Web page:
Lubricants produced using the cutting edge technology known as
Hydrocracking is a technology whereby the molecules of crude oil
are actually chemically converted into highly desirable lubricant components of unparalleled
quality - free of all impurities which contribute to the degradation of
conventional lubricants in service. So pure in fact, that the advantage of
hydrocracked base oils translate into synthetic-like performance characteristics
in finished lubricants with regard to:
- oxidation stability
- low carbon-forming tendency
- response to addititives
- low volatility
- viscosity stability
- light color
What's more, hydrocracking, unlike traditional solvent refining, is not
dependent on the availability of specific lube crudes and, thus, permits the
economic production of lubricant base stocks from a wide range of crude oils.
Hydrocracking can even convert high-sulpher, or sour, crude oils into base oils
of higher quality than those produced by the traditional solvent extraction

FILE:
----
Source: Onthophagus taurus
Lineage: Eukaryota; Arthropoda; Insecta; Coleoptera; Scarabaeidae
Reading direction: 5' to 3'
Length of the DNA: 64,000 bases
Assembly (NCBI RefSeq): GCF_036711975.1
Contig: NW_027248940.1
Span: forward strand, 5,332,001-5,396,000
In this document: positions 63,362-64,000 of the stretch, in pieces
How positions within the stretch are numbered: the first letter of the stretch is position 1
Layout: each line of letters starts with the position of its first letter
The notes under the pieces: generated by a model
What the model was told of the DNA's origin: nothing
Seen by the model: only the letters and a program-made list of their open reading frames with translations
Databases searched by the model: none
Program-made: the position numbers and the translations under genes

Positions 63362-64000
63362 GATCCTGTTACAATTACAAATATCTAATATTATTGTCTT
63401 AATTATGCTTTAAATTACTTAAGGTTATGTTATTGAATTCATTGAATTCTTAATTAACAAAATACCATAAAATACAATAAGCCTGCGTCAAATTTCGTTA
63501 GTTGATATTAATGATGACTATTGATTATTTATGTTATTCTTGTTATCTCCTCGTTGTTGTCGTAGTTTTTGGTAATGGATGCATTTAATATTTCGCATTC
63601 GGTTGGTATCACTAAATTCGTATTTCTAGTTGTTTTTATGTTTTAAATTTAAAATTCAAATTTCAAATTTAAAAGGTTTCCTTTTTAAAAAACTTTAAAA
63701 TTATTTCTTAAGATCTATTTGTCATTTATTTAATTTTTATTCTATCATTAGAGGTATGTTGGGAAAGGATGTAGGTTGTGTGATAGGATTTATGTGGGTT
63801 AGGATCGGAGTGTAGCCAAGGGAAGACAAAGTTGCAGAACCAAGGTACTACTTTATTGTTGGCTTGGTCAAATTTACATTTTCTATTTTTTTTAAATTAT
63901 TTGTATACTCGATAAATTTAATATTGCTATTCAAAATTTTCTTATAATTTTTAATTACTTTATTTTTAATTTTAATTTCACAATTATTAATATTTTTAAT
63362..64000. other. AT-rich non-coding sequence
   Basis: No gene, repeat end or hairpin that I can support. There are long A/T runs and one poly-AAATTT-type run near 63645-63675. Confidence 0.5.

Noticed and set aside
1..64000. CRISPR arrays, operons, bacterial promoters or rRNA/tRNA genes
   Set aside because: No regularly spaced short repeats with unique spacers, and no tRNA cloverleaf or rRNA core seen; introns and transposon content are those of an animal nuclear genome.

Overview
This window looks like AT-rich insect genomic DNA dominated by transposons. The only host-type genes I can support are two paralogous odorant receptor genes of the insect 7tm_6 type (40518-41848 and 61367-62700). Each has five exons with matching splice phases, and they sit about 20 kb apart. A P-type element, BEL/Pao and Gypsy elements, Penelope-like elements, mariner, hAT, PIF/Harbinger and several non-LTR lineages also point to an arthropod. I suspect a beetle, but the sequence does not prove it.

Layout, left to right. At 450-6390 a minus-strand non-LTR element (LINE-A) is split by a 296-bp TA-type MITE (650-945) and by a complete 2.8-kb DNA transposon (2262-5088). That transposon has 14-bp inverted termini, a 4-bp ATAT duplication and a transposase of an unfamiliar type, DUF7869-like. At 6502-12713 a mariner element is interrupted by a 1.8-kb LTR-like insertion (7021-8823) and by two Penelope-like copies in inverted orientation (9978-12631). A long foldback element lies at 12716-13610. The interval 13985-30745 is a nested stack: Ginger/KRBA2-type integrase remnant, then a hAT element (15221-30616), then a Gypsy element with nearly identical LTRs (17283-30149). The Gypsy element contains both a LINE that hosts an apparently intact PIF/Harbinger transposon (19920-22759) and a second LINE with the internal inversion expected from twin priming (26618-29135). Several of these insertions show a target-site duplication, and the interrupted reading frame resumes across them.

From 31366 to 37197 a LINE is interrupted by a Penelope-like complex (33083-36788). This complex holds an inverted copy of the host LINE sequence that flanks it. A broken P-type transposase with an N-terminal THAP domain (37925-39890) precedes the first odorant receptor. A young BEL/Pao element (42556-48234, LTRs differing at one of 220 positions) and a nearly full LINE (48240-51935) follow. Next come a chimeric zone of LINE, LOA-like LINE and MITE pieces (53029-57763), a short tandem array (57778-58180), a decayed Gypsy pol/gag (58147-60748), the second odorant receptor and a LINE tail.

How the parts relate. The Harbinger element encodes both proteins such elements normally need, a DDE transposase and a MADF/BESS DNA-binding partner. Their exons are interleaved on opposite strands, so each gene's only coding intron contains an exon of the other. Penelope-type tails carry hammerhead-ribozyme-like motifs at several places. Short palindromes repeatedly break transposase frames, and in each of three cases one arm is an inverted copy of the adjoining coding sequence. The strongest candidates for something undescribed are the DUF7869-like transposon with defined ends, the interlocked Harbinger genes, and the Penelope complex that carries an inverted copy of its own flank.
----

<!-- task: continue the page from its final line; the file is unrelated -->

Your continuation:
method-even if the traditional; process starts with a higher quality sweet
- The multistage process begins by distilling
feedstock from Conoco's Lake Charles Refinery in a giant vacuum
tower. This unit boils the feedstock, separating it into distillates
and vacuum gas oils.
- These waxy vacuum gas oils are gathered and piped
to the hydrocracker, where the process of molecularly converting the
- The hydrocracker's one foot thick walls are capable
of withstanding pressure of 3,000 pounds per square inch and heat of
1,000 degrees Fahrenheit. In this high-temperature, high-pressure
environment, the oil molecules become very reactive.
- By adding hydrogen to the molecules in this
reactive state in the presence of a catalyst, the impurities which
contribute to lubricant degradation-nitrogen, sulpher, oxygen and
heavy metals- are eliminated. then with the addition of more
hydrogen, again in the presence of a catalyst, molecular rearrangement
of the feedstock occurs to produce the desired paraffinic-type
lubricant base stock compounds, widely acknowledged for there
superior quality as basic building blocks for finished lubricants.
- As the altered stock continues to the next
processing stage, it is noticeably lighter in color, a result of the
absence of contaminants.
- Now in the hydrodewaxer, undesirable wax is
molecularly restructured to resist gelling and improve pumpability,
even at exceptionally cold temperatures.
- finally, in the hydrofinisher, hydrogen is used
once more to remove aromatics and the last traces of impurities and
stabilize the molecular structure of the newly formed base stock,
ensuring oxidation stability and extended lubricant service life.
The rsulting finished stock is so pure it is water-white.